Archive: 2013-10

The size and complexity of aerospace software systems has increased significantly in recent years. When looking at source lines of code (SLOC), the size of systems has doubled every four years since the mid 1990s, according to a recent SEI technical report. The 27 million SLOC that will be produced from 2010 to 2020 is expected to exceed $10 billion. These increases in size and cost have also been accompanied by significant increases in errors and rework after a system has been deployed. Mismatched assumptions between hardware, software, and their interactions often result in system problems that are detected only after the system has been deployed when rework is much more expensive to complete.

Analyzing Routing Tables

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Occasionally this blog will highlight different posts from the SEI blogosphere. Today we are highlighting a post from the CERT/CC Blog by Timur Snoke, a member of the technical staff in the SEI's CERT Division. This post describes maps that Timur has developed using Border Gateway Protocol (BGP) routing tables to show the evolution of public-facing autonomous system numbers (ASN). These maps help analysts inspect the BPG routing tables to reveal disruptions to an organization's infrastructure. They also help analysts glean geopolitical information for an organization, country, or a city-state, which helps them identify how and when network traffic is subverted to travel nefarious alternative paths to place communications deliberately at risk.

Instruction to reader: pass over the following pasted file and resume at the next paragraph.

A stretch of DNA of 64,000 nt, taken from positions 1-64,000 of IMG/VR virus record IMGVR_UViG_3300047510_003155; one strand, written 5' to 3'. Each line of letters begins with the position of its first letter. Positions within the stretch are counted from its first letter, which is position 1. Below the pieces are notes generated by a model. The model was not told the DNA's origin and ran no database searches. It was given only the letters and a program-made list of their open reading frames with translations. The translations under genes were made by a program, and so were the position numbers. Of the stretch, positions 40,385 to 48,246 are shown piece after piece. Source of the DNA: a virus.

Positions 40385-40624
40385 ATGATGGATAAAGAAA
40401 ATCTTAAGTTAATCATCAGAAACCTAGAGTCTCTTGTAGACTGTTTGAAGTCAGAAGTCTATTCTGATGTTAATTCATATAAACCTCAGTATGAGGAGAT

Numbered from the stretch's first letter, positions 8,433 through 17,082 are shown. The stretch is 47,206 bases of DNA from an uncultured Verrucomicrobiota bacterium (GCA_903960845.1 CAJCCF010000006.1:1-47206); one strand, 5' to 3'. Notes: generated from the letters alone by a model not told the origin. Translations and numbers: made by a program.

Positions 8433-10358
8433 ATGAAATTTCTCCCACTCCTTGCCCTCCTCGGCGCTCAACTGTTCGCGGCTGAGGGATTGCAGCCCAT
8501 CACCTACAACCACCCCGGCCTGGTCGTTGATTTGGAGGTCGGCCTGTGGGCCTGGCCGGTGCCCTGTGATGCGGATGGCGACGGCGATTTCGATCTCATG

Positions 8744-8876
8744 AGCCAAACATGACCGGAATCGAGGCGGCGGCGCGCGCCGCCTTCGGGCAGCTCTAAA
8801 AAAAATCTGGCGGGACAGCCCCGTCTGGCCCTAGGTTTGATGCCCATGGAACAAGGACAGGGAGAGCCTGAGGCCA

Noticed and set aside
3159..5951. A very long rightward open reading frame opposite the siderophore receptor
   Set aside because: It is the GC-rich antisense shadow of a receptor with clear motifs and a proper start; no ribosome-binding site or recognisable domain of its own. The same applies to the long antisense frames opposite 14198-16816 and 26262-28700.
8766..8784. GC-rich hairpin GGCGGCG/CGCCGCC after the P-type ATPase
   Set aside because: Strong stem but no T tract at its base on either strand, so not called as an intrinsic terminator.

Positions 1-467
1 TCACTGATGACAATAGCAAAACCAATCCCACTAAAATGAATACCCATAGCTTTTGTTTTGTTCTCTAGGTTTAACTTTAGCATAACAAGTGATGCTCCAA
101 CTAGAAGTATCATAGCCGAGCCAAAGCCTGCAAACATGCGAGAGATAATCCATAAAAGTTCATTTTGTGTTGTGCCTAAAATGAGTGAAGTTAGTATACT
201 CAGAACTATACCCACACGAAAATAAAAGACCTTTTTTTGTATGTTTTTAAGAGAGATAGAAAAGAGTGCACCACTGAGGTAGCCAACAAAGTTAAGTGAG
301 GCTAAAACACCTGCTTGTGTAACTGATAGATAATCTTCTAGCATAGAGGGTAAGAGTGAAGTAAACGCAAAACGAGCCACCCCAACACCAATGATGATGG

New data sources, ranging from diverse business transactions to social media, high-resolution sensors, and the Internet of Things, are creating a digital tidal wave of big data that must be captured, processed, integrated, analyzed, and archived. Big datasystems storing and analyzing petabytes of data are becoming increasingly common in many application areas. These systems represent major, long-term investments requiring considerable financial commitments and massive scale software and system deployments.

When life- and safety-critical systems fail (and this happens in many domains), the results can be dire, including loss of property and life. These types of systems are increasingly prevalent, and can be found in the altitude and control systems of a satellite, the software-reliant systems of a car (such as its cruise control and anti-lock braking system), or medical devices that emit radiation. When developing such systems, software and systems architects must balance the need for stability and safety with stakeholder demands and time-to-market constraints. The Architectural Analysis & Design Language (AADL) helps software and system architects address the challenges of designing life- and safety-critical systems by providing a modeling notation with well-defined real-time and architectural semantics that employ textual and graphic representations. This blog posting, part of an ongoing series on AADL, focuses on the initial foundations of AADL.